It is therefore an object of the present invention to produce a purely ceramic or ceramic oxide hollow body which does not have any of the physical disadvantages of the prior art. The ceramic hollow body of the present invention does not require the use of any binder or binding substrate. The hollow body is homogeneous, microporous, highly heat stable and shock insensitive.
A second object of the invention is to produce a mechanically strong hollow body without the need for preformed or post-production sintering.
Another object of the invention is to produce a thick walled ceramic or ceramic oxide hollow body pipe having a wall thickness greater than 5 millimeters which presents no outer layer detachment and free of internal cracks.
A further object of the invention is a quasi-isothermal thermal spray process for ceramic or ceramic hollow bodies utilizing an internally cooled non-binding removable mold core selected for its high thermal conductivity in relation to the ceramic or ceramic oxide material to be used.
The term quasi-isothermal as used herein refers to a process in which the temperature gradient from the flame spraying zone to the cooling zone of the mold core does not exceed 2° C. per millimeter of the ceramic or ceramic oxide layer. The quasi-isothermal process results in uniform purely ceramic or ceramic oxide hollow bodies of high mechanical strength without internal cracks.
The objects of the process for manufacturing binderless ceramic or ceramic oxide hollow bodies of any desired dimension will become more apparent in reference to the accompanying FIGS. 1 and 2.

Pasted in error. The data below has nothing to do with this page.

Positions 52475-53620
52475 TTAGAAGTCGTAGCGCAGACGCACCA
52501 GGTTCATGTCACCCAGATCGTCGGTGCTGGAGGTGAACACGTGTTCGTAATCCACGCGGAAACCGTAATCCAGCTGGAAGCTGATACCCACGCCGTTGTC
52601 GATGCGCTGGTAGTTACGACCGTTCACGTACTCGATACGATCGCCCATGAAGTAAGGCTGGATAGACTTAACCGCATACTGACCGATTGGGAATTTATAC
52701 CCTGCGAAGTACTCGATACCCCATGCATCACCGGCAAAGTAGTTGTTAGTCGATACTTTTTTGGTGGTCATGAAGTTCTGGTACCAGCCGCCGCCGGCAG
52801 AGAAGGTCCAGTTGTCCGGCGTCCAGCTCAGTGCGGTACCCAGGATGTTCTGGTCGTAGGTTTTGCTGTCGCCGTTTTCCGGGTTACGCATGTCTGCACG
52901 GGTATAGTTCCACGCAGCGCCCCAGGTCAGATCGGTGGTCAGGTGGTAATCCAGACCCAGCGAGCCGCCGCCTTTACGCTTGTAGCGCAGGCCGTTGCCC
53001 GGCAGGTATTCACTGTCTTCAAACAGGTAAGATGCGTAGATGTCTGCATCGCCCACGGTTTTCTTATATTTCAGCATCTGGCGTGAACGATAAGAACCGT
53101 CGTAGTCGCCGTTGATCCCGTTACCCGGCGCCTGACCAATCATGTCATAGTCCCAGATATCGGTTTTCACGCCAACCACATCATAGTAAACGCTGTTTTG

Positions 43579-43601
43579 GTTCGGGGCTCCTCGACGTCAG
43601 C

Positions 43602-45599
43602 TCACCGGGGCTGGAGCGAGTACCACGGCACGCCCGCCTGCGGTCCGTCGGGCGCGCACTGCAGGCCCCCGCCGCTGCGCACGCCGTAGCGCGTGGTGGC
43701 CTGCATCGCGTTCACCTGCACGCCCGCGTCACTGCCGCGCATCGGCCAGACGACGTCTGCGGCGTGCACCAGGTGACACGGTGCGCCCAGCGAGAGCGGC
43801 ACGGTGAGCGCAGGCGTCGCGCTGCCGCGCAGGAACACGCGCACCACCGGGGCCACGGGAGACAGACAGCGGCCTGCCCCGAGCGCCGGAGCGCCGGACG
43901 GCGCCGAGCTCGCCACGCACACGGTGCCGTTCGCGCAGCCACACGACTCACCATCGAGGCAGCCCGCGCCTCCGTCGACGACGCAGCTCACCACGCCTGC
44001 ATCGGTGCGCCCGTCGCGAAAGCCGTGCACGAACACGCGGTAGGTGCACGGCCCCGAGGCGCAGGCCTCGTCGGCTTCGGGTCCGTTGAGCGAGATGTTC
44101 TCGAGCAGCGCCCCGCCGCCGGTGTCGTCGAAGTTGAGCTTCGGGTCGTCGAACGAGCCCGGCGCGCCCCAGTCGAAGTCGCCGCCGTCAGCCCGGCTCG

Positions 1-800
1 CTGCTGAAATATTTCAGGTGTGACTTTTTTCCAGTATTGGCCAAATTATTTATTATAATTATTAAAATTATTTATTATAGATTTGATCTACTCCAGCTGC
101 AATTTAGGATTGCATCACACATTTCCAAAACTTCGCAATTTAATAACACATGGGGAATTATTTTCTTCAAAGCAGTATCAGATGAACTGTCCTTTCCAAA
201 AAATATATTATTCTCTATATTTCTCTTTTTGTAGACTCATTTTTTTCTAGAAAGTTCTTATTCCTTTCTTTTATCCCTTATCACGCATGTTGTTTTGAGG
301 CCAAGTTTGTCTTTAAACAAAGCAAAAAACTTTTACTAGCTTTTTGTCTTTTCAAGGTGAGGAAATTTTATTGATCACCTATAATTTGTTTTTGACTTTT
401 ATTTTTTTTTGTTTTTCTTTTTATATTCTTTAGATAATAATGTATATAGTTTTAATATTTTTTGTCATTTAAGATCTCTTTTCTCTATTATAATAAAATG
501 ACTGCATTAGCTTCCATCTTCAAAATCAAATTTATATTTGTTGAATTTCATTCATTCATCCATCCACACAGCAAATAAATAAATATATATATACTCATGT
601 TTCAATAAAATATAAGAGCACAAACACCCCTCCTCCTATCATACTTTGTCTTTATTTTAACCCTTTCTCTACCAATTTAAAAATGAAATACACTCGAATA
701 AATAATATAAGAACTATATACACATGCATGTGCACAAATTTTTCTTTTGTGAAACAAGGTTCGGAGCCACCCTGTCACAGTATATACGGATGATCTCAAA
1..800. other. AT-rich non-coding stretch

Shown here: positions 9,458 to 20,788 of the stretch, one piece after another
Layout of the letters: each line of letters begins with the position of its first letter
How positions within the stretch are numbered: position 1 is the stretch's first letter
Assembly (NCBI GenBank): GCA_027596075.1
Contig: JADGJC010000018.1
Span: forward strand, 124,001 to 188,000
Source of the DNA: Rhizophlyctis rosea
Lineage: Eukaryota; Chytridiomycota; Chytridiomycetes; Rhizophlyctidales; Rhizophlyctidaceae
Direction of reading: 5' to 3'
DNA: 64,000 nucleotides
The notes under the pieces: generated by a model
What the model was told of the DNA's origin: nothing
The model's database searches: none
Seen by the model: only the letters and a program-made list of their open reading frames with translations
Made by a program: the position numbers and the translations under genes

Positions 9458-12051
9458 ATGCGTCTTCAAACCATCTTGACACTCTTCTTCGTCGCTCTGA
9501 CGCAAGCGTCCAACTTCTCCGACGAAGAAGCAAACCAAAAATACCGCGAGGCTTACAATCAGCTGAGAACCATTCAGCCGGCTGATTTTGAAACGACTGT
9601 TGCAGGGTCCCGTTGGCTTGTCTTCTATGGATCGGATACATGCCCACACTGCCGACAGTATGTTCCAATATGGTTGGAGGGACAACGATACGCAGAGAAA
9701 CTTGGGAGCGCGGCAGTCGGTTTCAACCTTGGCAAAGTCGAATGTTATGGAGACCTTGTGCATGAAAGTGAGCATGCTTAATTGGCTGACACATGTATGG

FIG. 1 is a perspective view, reduced in size, of a pipe of ceramic or ceramic oxide produced by the present invention.
FIG. 2 is a top view of the equipment used to manufacture the pipe shown in FIG. 1.
The pipe 1, shown in FIG. 1, consists only of ceramic or ceramic oxide material. In particular, it contains no binders or mechanical supports in the form of internal or embedded pipes or cross connections nor does it require any binding substrate. Any ceramic or ceramic oxide material which can be applied by thermal spraying may be chosen. The chemical composition of a typical ceramic body composition preferred for use in the present invention comprises aluminum and titanium carbides, borides and nitrides and mixtures thereof having a purity of at least 99%. The ceramic oxides which may be employed are e.g. magnesium, aluminum and titanium oxides and mixtures thereof having purities in the range of at least 99.5%. The choice depends on the intended purpose of the hollow body. The pipe is porous and its length, diameter and wall thickness can be freely selected.